African governments are trying to collect more tax - THE ECONOMIST
They can no longer rely on aid or natural resources
WHAT IS IT like being a taxman in Africa? “A lot of sleepless nights,” says Yankuba Darboe, the Gambia’s top revenue official, describing the pressure to meet targets. Politicians across Africa are asking ever more of their tax collectors, with good reason. The biggest hole in public coffers is not money squandered or stolen, but that which is never collected in the first place.
Government revenues average about 17% of GDP in sub-Saharan Africa, according to the IMF. Nigeria has more than 300 times as many people as Luxembourg, but collects less tax. If Ethiopia shared out its tax revenues equally, each citizen would get around $80 a year. The government of the Democratic Republic of Congo is so penurious that its annual health spending per person could not buy a copy of this newspaper.
Governments once turned to aid and natural resources to stay afloat. Historically “we relied on oil,” says Babatunde Fowler, until last month the head of Nigeria’s Federal Inland Revenue Service. “Nobody took taxation seriously.” Lower oil prices are now forcing a rethink, he explains. So too are shifts in foreign aid. As a proportion of Africa’s income, aid flows have halved since the 1990s. Measured as dollars per person, they peaked in 2011 and then fell. Public debt has risen sharply.
Since the 1980s governments have followed an IMF-inspired recipe: slashing trade taxes, reducing top rates on personal and corporate income, and embracing value-added tax. Data from the OECD for 26 African countries show that over half of their tax revenues come from taxes on goods and services. Only a quarter comes from personal income tax and social-security contributions (about the same as in Latin America, but much less than in the rich world). From 2008 to 2017 the ratio of tax receipts to GDP rose by 1.5 percentage points, but in many countries this was offset by falls in non-tax revenues, such as fines, rents and royalties from resource extraction.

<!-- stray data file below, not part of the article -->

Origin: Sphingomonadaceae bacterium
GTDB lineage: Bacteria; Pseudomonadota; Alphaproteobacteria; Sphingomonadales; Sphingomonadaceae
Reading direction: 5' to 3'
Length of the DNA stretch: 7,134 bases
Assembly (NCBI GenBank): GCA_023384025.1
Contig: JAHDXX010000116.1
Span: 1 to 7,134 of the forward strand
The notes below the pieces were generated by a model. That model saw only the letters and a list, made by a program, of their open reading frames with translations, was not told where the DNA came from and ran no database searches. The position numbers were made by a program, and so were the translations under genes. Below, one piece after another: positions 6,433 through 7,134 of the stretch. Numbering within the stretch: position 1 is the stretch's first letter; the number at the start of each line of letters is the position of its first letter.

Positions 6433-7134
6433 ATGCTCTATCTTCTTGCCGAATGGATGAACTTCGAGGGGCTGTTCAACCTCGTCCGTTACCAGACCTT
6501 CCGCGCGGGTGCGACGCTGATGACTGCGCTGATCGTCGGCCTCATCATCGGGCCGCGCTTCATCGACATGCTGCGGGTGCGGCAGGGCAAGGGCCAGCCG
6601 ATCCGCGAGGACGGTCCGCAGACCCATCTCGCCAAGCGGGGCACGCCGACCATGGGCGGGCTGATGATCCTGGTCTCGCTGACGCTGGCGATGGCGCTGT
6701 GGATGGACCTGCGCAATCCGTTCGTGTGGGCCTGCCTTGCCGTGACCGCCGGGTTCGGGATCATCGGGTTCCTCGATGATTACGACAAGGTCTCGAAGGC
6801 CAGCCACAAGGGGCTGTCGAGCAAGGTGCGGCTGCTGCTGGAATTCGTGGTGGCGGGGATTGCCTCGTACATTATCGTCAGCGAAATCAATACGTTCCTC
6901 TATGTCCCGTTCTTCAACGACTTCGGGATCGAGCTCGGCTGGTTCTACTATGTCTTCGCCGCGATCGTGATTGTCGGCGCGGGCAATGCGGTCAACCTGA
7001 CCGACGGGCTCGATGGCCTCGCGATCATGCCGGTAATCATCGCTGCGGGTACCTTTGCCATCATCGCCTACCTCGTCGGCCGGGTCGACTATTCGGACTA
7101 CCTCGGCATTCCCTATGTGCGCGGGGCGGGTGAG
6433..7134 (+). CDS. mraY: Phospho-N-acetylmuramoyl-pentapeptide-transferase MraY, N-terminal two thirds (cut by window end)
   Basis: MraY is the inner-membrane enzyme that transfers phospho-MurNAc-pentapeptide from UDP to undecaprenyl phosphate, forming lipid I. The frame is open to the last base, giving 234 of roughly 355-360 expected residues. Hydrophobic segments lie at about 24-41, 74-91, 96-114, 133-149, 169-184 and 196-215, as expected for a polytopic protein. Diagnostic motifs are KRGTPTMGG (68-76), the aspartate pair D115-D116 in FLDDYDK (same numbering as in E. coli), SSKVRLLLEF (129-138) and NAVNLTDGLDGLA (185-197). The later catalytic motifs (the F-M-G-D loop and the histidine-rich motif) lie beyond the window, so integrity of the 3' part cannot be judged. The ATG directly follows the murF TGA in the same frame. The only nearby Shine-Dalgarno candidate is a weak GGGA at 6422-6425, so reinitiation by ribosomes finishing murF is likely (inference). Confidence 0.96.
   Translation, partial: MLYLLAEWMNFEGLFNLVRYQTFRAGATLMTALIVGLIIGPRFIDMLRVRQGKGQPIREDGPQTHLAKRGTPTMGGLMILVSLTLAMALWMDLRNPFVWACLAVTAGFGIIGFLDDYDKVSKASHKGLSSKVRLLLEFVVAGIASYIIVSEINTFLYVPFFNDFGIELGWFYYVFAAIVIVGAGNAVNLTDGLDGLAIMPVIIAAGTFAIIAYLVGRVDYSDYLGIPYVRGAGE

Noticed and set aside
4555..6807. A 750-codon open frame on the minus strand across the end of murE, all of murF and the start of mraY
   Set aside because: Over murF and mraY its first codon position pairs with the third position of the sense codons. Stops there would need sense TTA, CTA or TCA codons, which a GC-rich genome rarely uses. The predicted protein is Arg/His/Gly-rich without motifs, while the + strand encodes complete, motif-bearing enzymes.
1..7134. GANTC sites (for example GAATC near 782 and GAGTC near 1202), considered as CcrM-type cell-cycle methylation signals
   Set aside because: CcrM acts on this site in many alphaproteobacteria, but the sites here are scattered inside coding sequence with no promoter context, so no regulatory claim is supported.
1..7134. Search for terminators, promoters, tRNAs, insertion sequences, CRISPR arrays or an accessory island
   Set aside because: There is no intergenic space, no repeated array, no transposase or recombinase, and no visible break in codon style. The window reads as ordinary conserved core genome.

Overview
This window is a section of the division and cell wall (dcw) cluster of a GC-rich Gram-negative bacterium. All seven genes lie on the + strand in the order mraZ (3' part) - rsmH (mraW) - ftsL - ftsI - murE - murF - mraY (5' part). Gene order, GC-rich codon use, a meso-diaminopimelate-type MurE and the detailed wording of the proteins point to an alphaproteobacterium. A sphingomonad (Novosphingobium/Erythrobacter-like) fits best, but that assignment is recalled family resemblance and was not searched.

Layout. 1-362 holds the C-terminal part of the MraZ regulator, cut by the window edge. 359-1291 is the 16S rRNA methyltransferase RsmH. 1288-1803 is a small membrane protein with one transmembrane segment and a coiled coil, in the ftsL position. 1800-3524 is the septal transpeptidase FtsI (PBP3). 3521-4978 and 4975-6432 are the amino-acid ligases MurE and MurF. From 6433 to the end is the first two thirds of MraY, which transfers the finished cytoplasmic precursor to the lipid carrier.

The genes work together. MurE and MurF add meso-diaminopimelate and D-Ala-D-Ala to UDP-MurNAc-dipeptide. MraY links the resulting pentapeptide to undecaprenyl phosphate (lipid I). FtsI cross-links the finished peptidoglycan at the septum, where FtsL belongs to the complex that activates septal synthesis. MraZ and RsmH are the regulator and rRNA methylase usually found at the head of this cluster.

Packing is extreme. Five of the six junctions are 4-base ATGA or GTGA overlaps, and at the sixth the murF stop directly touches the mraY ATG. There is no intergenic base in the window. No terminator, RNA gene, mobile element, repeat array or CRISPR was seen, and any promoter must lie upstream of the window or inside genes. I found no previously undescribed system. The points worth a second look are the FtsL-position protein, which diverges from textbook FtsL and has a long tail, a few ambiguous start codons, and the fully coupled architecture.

Large firms grumble that they are footing the bill. Just 6% of tax-paying firms generate 78% of receipts, according to the African Tax Administration Forum (ATAF), a club of taxmen. But that statistic gives only a partial picture. Analysis of corporate tax returns in Ethiopia by Giulia Mascagni of the International Centre for Tax and Development and Andualem Mengistu of the Ethiopian Development Research Institute reveals that small firms pay the highest effective rate, perhaps because they lack accountants to find gaps in the tax code. In many countries firms which are considered “informal”—because they are not registered, or do not pay income tax—still cough up for licence fees and market dues.